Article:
Festival Theatre, Malvern – 10th September 2022
Reviewed by Courie Amado Juneau
HMS Pinafore (1878), a Comic Opera which gave Gilbert &Sullivan their first international hit, is set aboard ship where the Captain’s daughter loves a lowly sailor, Ralph. Her father has other ideas, namely the First Lord of the Admiralty. Although Josephine tries to appease her father, it’s not long before she and Ralph declare their love and hatch an elopement plan… Like several other Gilbert &Sullivan Operettas, the theme is social conventions and love across the classes.
Opening in surprising (and pleasing) fashion with the musicians on stage dressed as sailors (all the nice girls may love a sailor but I’m a sucker for watching musicians play), during the overture the cast quite literally made the set ship shape (or “ship shaped” since they assembled it before our eyes). An ingenious opening as it also introduced us to the dramatis personae so by the first song proper we were already acquainted with all concerned.
Every Gilbert &Sullivan Operetta has at least one hit known by all and this one has “I’m called Little Buttercup” sung wonderfully by Louise Crane who returns to equally good effect as Sir Joseph’s sister.
Our leading love interests, Ralph Rackstraw (Tim Walton) and Josephine (Georgina Stalbow) made a handsome and believable couple. Both have wonderful singing voices with great range and expression; equally affecting during the quiet passages as they were the soaring high notes.
Captain Corcoran (Matthew Siveter) was a hoot. Whether attempting to control his exasperation as his plans for Josephine unravelled or to keep his upper lip British stiff, his portrayal was an unalloyed triumph. I particularly enjoyed the “never… well, hardly ever” ongoing joke that was still doing the rounds 80 years later with Elvis in Blue Hawaii (proving the ongoing influence of Gilbert’s humour).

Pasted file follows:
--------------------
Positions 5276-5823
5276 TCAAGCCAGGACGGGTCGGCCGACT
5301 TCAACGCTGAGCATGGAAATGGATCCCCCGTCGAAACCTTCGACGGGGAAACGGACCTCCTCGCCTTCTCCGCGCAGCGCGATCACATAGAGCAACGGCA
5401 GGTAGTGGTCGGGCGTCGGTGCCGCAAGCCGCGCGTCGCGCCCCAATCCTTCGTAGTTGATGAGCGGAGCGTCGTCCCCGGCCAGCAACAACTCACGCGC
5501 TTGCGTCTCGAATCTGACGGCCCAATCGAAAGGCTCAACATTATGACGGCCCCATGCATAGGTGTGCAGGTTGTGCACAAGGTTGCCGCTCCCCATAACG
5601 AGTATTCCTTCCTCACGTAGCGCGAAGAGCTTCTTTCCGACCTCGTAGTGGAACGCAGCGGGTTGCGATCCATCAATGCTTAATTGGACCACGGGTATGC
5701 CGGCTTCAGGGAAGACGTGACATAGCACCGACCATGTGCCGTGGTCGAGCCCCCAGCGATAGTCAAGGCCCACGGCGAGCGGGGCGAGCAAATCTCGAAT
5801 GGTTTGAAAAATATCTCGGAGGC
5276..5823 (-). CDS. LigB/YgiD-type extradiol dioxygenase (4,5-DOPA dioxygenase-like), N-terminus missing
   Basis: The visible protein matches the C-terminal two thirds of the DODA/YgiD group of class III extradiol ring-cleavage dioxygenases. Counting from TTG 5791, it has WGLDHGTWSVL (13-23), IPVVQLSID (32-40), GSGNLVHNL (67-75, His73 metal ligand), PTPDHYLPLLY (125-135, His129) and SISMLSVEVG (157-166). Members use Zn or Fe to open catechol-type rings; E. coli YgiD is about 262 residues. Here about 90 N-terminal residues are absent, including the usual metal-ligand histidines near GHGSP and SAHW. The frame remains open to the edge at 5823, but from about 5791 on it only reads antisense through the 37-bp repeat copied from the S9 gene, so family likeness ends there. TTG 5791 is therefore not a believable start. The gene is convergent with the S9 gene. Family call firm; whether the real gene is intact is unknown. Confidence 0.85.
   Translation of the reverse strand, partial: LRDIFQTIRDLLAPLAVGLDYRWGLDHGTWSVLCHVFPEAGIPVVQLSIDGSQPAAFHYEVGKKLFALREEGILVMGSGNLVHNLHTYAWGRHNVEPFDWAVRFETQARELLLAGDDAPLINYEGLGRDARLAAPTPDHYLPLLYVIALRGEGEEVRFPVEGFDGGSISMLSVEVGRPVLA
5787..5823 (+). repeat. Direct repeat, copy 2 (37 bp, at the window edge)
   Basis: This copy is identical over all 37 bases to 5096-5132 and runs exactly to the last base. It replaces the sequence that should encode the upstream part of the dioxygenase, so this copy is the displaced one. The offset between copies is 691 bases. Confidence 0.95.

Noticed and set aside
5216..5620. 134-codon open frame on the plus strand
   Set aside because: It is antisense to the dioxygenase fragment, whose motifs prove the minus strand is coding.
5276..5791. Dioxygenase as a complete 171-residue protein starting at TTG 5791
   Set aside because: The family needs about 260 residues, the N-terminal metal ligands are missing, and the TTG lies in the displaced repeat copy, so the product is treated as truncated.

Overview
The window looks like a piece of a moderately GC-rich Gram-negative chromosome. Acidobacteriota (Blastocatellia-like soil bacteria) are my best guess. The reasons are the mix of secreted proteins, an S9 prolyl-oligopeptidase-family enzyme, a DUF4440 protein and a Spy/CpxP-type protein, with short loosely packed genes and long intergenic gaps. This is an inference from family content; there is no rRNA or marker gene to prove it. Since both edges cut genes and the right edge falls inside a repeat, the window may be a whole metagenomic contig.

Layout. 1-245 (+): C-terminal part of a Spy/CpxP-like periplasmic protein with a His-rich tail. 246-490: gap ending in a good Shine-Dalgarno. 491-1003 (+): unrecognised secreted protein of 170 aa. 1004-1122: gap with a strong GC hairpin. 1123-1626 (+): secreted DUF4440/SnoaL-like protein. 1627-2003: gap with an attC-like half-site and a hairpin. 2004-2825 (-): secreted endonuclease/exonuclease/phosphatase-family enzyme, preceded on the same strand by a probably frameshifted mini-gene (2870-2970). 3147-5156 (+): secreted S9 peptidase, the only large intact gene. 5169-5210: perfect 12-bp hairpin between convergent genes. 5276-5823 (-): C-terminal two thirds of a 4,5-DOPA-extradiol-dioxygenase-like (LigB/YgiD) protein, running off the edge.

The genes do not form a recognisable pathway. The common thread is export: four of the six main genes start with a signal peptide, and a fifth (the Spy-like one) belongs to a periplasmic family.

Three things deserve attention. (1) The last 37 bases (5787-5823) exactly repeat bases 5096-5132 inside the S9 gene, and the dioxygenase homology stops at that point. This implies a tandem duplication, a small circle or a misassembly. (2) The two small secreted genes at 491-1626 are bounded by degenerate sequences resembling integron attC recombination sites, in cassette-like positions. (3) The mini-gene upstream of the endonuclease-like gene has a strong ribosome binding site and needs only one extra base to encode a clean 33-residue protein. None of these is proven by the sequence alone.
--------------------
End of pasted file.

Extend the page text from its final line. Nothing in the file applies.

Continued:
Sir Joseph Porter, KCB (Paul Featherstone) was hilarious from his first appearance. His drinking during “When I was a lad” had us in stitches. There’s nothing quite as funny as a jolly song and jig outstaying it’s welcome and his increasing frustration and reactions during the never-ending reprises of “Never mind the why and wherefore” was a doozy! Fantastic.
Ian Belsey gave us two memorable characters in Dick Deadeye (dastardly scoundrel of the piece) and Sir Joseph’s Aunt. I’m not sure who was enjoying his being a lady more, us or him, but I for one was loving it. Cousin Hebe (Lynsey Docherty) was wonderfully snooty but also stole our heart with some lovely asides (or is that out front’s?) with the word “Crushed!” which she employed to great effect.
So we were carried along on waves of emotion, towards the final rousing chorus and dance where all find love and even little Buttercup is redeemed. If only everything in life were so neatly wrapped up to everyone’s satisfaction.
I shall nail my colours to the mast and declare that I absolutely loved this show – wonderful tunes, fantastic comedic acting, pathos, a hissable villain, love triumphing and some seamen right out of the Carry Ons. This show ought to be prescribed on the NHS! Simply perfect from the Opera Della Luna company.